The UK on Thursday intensified its condemnation of Iran, as the fate of a dual British-Iranian citizen sentenced to death was in the balance.
Ali Reza Akbari, a former deputy defence minister of Iran, was awaiting execution after being convicted in Tehran of spying charges. Iran has claimed he was involved in the assassination of a nuclear scientist.
His plight was first raised by his wife Maryam, who lives in Hammersmith, West London.
Fears grew on Thursday that Mr Akbari's death was imminent.
MPs in the UK Parliament called on the Conservative government to adopt a tougher line on the Iranian regime and designate the Islamic Revolutionary Guard Corps a terrorist organisation, as already frayed relations between the two nations further deteriorated.
MPs urged the government to take action to “stop that death penalty going ahead”, in reference to Mr Akbari’s sentence.
Tory MP Alicia Kearns, chairwoman of the foreign affairs select committee, said “in response to every state murder of protesters, within 48 hours afterwards, the West [and] our allies [and] the UK should impose specific sanctions”
She said without such a system in place “there is no direct response to stop each individual execution”.
Conservative MP Bob Blackman drew a comparison between the IRGC’s iron grip and the conduct of the Nazis. “The suppression of speech against this regime is undemocratic and frankly dangerous,” he told the House of Commons.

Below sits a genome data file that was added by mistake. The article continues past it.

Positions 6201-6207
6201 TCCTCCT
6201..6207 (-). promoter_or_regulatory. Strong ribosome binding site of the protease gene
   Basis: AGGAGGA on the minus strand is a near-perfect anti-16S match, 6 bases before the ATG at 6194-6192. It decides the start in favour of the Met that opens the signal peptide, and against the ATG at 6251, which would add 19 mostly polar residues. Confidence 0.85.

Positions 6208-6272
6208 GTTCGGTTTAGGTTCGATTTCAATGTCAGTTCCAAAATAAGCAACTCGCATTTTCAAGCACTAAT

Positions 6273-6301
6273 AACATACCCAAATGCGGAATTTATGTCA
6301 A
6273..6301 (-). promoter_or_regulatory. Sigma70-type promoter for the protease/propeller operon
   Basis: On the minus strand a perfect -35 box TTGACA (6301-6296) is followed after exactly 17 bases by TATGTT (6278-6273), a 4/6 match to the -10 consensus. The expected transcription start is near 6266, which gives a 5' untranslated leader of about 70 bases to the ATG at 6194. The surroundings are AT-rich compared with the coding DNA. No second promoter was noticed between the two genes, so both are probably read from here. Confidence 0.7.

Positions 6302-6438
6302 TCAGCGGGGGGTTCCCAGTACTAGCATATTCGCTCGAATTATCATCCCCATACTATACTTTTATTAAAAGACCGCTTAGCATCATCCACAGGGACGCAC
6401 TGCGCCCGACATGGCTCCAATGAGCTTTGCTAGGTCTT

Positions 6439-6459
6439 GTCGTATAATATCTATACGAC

Mr Blackman said the “merciless” IRGC was responsible for the “horrific situation” in Iran, where thousands of protesters have been arrested and tortured following the death of Mahsa Amini in September.
“What else does the IRGC have to do before the government actually proscribe them?” he asked.
Liberal Democrat MP Layla Moran said recognising the IRGC as a terrorist group was “way past due”.
Britain’s Foreign Secretary James Cleverly earlier said “Iran must halt the execution” and immediately release Mr Akbari. He turned the government’s condemnation of Iran up a notch when he branded the sentence handed to the dual national “a politically motivated act by a barbaric regime that has total disregard for human life.”
'Change in rhetoric shows UK's concerns'
Alistair Burt, a former Middle East minister at the UK’s Foreign Office, said he was “surprised” by Mr Cleverly’s choice of words, which he said reflected the severity of the situation. He said the minister's use of the word “barbaric” to describe another government represented a significant escalation in tensions.
Speaking to The National on Thursday as reports emerged in Iranian state media suggesting Mr Akbari had been killed, Mr Burt said: “It was a change in rhetoric.
“It was a very strong statement which I think indicates a real degree of concern that a British citizen is at risk of execution.
“It was a clear demonstration of concern that the UK’s willingness to work with Iran is being hindered by [Iranian] actions.”
Mr Burt said the worsening in bilateral relations was to be regretted, particularly because the UK “was so supportive of the JCPOA [nuclear deal] and made an effort to work with Iran.”